Bankruptcy in New Jersey

What do P.T. Barnum, Abraham Lincoln, Anna Nicole Smith, Meatloaf, and Cyndi Lauper all have in common? No, they're not all from Jersey and they don't all say, "Which exit?" All these famous people, and many more, have filed bankruptcy.

If you're considering bankruptcy, you're not alone. Many entertainers, politicians, business people, and regular folks (perhaps, even your neighbors), file bankruptcy each year. In 2011, about 1.5 million people filed bankruptcy.

To set you on the right path, we'll show you how New Jersey bankruptcy law differs from the laws other states; discuss qualifying for Chapter 7 or Chapter 13 bankruptcies; show you how to find a good bankruptcy attorney; and provide simple advice as to how to prepare to work with your attorney.

How New Jersey Bankruptcy Law Compares to the Laws of Other States

What's the same from state to state?

  • Bankruptcy procedure is the same from state to state.
  • All states offer exemptions, which protect the assets you can keep.
  • Either Chapter 7 or Chapter 13 bankruptcy can be filed in each and every state.
  • The court's acceptance of a bankruptcy petition stops creditor threats, phone calls, letters, lawsuits, and most wage and bank account garnishments.

What's different in New Jersey?

  • Some states, including New Jersey, offer a choice between protecting assets with federal exemptions or state exemptions.
  • New Jersey's exemptions are not as generous as the federal exemptions.

Do I Qualify in New Jersey? Filing Chapter 7 or Chapter 13 Bankruptcy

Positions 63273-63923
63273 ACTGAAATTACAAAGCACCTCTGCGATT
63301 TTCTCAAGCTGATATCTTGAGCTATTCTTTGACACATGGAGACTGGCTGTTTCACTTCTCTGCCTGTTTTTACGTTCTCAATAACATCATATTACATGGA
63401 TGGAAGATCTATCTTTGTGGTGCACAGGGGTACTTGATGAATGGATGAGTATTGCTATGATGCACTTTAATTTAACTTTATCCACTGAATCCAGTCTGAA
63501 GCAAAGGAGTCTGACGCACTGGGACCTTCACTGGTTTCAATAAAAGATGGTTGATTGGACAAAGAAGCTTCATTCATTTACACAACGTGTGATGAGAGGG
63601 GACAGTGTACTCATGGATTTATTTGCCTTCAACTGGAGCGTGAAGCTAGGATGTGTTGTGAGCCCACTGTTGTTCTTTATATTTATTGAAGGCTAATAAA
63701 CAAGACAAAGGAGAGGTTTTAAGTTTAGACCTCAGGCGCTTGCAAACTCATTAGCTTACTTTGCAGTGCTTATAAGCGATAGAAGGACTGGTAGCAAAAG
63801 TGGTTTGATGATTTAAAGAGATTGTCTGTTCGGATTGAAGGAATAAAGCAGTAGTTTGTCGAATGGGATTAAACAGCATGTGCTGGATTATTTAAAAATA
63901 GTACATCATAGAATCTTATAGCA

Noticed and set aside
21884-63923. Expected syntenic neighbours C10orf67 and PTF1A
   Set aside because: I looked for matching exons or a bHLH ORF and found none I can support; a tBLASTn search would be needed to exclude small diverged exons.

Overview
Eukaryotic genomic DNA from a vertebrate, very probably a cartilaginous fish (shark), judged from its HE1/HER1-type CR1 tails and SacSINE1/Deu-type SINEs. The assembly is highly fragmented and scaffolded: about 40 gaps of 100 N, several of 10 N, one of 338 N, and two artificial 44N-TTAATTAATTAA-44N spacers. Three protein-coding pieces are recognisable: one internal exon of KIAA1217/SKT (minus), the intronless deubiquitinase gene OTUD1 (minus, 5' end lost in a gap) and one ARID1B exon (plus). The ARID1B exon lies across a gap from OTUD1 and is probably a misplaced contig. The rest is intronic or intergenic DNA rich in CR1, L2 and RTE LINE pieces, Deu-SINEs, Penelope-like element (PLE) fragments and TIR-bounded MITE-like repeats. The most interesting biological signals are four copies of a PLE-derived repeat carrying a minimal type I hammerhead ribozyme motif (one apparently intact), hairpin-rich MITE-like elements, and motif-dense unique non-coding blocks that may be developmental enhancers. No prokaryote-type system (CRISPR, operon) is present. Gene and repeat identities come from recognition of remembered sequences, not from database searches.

If your income is under New Jersey's median income, you automatically qualify to file under Chapter 7 bankruptcy. Chapter 7 offers the easiest and fastest path to bankruptcy discharge.

If you income is above the median income, you may still qualify for Chapter 7 after your bankruptcy lawyer analyzes your debts, income, and expenses. Never disqualify yourself without getting good legal advice from an expert.

Chapter 13 still gets you where you're going, a fresh start and relief from debt, but it is more complicated and takes longer than a Chapter 7 filing. In general, debts are renegotiated and reorganized so that you can afford to pay them off in three to five years.

It's your attorney's job to guide you to the best filing for you and to protect as many of your assets as possible. Bankruptcy is not a path to walk alone.

How to Find a Good Bankruptcy Attorney

Look for a bankruptcy attorney who practices in your state. Be sure that bankruptcy is the focus of his or her practice and that your questions are answered in a professional manner.

Blogs, websites, and personal and professional referrals are all great places to start. Then, ask for a brief phone meeting. Most bankruptcy attorneys will offer a free, no obligation meeting so you can determine whether you'd like to work together.

How to Work with Your Attorney

Bankruptcy is a time to come clean. It's a time for full disclosure, even though we know it's not easy. Make a list and collect supporting documentation for all of your creditors, debts, bills, income, repayments, and questions.

The more complete the information you provide, the better job your attorney can do for you. His or her advice will be based upon the law, years of experience, and the information you provide.

By the way, Kim Bassinger, Toni Braxton, and Uylsses S. Grant also filed bankruptcy.

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